The ‘Typical’ Indian Church Service

TYPICAL INDIAN CHURCH SERVICEIf there is no such thing as a typical Indian village pastor, there certainly is no such thing as a typical Indian church service.  Nevertheless I will tell you what a typical worship service, as best as I know.  I have spent almost 30 Sundays in India, attending multiple services each Sunday.  Many times during the week we participate in services as well.  Regular services are held on Tuesday, Wednesday, Friday and Sunday.  Some are for prayer and others for Bible Study, but the main worship service is on Sunday.

The people always take their sandals off before entering the place or worship.  Women cover their heads with part of their sari.  All but the old and infirm sit on the floor cross-legged, women on one side and men on the other.  Children go back and forth between parents. It amazes me how they can sit cross-legged for 3 hours!  I used to sit on the floor with them but now I gladly take the chair they offer me. 

In most Indian churches women outnumber men about 5 to one.  Being a Christian brings great rejection and that seems to be harder on male pride than on the women, who have each other for fellowship.

Services start when a few people start arriving.  Time in India isn’t like the USA.  We tell pastors our conference starts at 9 so that 2 or 3 will be there by 10.  We start singing at 10:30 with a dozen, then when I start my first session 20 are there.  By the time the 2nd session is finished and it is time to eat we are close to 100.  Such is ‘time’ in India!

Services start with singing, with musical accompaniment on bongo-like drums.  The players are quite skillful and it is a joy to watch and hear them.  Singing can go on for 45 minutes, until a decent sized group is present.  Then prayer time begins, some times with testimonies.  Individuals pray out loud, one at a time, with great fervor and at some length.  They are in no hurry to end this part of the service and it can go 20 to 30 minutes.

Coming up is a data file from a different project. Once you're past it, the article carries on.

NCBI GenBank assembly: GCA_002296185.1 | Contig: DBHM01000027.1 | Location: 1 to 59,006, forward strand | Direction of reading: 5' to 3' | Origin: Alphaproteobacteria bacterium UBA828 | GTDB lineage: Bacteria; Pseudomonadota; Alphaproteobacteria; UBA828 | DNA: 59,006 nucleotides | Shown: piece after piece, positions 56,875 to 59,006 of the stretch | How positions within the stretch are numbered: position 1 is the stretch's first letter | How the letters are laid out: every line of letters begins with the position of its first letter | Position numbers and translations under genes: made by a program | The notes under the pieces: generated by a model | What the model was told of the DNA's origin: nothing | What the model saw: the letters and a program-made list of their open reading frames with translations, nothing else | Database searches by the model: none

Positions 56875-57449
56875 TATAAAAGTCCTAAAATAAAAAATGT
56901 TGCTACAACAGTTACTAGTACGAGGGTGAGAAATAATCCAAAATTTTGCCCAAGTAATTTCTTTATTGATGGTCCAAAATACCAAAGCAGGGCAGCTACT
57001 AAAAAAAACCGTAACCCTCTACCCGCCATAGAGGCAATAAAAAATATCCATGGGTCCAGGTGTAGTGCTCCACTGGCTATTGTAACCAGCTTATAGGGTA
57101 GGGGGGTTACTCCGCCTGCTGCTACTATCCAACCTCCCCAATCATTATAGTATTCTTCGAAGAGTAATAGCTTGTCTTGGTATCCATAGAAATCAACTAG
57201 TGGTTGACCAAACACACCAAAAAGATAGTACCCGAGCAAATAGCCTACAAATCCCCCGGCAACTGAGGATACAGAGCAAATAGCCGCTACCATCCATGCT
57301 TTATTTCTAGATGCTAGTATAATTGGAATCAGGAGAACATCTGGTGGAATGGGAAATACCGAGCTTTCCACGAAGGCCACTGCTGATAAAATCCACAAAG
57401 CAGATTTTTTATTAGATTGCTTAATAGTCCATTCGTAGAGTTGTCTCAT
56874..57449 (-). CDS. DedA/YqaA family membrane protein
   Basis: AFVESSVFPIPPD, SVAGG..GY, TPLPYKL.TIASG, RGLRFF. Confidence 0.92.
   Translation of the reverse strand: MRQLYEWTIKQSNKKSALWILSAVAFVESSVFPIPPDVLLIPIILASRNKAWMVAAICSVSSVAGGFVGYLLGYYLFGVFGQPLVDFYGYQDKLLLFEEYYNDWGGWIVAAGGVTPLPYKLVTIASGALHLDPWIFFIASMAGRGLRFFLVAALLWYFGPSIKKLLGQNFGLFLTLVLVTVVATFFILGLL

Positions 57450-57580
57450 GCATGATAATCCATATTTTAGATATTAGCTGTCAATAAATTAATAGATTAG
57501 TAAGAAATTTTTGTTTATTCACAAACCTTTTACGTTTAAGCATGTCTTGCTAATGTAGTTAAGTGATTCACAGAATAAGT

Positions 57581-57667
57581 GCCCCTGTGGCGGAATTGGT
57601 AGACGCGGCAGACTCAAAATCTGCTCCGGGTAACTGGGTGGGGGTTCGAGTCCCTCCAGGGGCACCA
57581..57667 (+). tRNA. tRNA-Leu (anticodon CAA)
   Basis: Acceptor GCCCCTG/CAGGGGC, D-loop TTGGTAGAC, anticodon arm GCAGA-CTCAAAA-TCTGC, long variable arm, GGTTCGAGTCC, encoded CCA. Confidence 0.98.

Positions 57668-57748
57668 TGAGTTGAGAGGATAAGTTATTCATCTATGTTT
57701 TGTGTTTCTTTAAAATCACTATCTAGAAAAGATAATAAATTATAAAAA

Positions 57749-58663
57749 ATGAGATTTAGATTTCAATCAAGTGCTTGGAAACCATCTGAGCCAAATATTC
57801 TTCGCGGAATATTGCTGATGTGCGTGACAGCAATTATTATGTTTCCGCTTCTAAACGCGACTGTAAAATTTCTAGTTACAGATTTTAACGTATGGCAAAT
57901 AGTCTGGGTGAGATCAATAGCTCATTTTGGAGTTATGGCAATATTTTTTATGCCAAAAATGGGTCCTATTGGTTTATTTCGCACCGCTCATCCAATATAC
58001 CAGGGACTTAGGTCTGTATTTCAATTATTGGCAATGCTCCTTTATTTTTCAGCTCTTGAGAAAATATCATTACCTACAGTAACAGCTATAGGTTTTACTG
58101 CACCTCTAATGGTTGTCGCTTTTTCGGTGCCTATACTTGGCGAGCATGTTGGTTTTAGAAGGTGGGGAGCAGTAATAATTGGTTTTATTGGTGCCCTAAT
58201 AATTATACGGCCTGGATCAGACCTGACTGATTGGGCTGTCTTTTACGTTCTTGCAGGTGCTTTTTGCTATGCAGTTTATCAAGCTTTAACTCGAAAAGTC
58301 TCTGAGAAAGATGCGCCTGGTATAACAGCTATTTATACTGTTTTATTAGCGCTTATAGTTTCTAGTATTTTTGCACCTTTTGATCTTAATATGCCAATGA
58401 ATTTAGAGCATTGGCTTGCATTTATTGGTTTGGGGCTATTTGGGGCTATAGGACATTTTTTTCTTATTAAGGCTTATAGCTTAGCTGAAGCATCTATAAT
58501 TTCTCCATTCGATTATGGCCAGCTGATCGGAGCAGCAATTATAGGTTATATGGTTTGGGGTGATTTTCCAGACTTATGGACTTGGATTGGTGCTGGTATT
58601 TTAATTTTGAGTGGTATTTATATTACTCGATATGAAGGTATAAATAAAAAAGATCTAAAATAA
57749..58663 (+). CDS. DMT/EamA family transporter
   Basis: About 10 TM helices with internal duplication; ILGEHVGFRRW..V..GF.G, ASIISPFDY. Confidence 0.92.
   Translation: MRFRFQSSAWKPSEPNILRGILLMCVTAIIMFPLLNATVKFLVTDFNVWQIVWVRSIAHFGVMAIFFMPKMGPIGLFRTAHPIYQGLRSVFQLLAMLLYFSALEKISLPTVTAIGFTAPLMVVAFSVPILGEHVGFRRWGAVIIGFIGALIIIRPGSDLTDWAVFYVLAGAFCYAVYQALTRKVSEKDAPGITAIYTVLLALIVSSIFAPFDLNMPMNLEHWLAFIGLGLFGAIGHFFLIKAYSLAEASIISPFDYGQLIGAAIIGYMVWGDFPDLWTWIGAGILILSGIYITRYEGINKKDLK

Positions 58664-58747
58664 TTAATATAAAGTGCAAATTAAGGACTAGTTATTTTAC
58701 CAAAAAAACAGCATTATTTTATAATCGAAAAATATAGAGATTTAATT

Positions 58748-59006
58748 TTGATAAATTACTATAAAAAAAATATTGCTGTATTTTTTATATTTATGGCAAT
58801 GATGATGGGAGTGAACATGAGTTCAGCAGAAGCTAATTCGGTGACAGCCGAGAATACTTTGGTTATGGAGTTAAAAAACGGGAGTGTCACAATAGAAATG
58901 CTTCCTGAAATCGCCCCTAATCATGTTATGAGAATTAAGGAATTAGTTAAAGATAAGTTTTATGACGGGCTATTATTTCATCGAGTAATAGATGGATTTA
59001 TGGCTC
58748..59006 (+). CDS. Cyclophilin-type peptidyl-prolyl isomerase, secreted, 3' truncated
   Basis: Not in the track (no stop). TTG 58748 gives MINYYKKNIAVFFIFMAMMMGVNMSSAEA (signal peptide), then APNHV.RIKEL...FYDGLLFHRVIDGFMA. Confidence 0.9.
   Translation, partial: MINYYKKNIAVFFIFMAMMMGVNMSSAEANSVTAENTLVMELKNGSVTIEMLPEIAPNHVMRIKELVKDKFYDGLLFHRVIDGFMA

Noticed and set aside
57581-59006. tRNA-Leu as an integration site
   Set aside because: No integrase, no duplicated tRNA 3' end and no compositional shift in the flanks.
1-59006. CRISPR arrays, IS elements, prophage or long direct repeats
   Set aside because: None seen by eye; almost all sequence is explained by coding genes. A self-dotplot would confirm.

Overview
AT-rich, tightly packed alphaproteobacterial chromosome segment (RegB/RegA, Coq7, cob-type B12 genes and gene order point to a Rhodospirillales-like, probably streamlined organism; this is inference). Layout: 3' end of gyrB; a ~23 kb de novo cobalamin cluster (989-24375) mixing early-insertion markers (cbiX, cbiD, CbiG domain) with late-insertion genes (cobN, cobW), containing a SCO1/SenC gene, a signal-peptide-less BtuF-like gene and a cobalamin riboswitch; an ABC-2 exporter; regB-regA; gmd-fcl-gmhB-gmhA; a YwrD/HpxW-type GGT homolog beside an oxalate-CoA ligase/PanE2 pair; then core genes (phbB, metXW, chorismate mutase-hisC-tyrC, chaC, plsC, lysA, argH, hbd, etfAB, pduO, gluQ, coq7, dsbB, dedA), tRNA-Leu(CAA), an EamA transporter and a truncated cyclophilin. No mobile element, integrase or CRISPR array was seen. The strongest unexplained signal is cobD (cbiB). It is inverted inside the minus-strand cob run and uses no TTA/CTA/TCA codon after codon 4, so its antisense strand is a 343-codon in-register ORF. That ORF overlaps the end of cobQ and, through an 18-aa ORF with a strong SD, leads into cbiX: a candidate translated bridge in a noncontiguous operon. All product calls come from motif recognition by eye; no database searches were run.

The pastor then begins the more formal part of worship.  Everyone is welcomed and a few comments are made. Good news is shared and testimonies may be given.  If the electricity is working they use a mike to amplify everything to an ear-splitting level.  If the electricity isn’t working they hook up their PA system to a large battery, like would be used in a car, and keep going.  There is always a speaker or two to blast every word and note to the whole neighborhood, if they like it or not.  Muslims and Hindus do the same thing and nobody complains.

Some of the large churches will have a short sermon (30 min) to start the service, then later the main sermon (45 min to an hour).  Most churches just have one long message, though.  People listen carefully to all that is said.  Children of all ages sit with parents, there is no nursery and only the largest churches have a program for children during this time.  All churches with children will have a Sunday School teaching time before the worship service.

The Lord’s Supper is celebrated monthly or weekly.  Some do it very much as we do in the USA, others pass one cup of juice which everyone sips, and still others will file past the elements and take one as they pass.  An offering is always taken and everyone seems to give something, no matter how poor.  Many people have no money so bring a cup of rice instead.  To me, watching the people give is one of the most moving parts of the service.  The service then closes with announcements and prayers, about 3 hours after it started.  

Hebrews 10:25 Let us not give up meeting together, as some are in the habit of doing, but let us encourage one another—and all the more as you see the Day approaching.

Pray for the churches in India, that God would keep them strong and help them increase.  Pray there would more men would come and they would bring other men so the church and families could be strengthened.

Christian Training Organization
(India Outreach, Spiritual Warfare, Family Ministries, Counseling, World View) Copyright ©1995-2024

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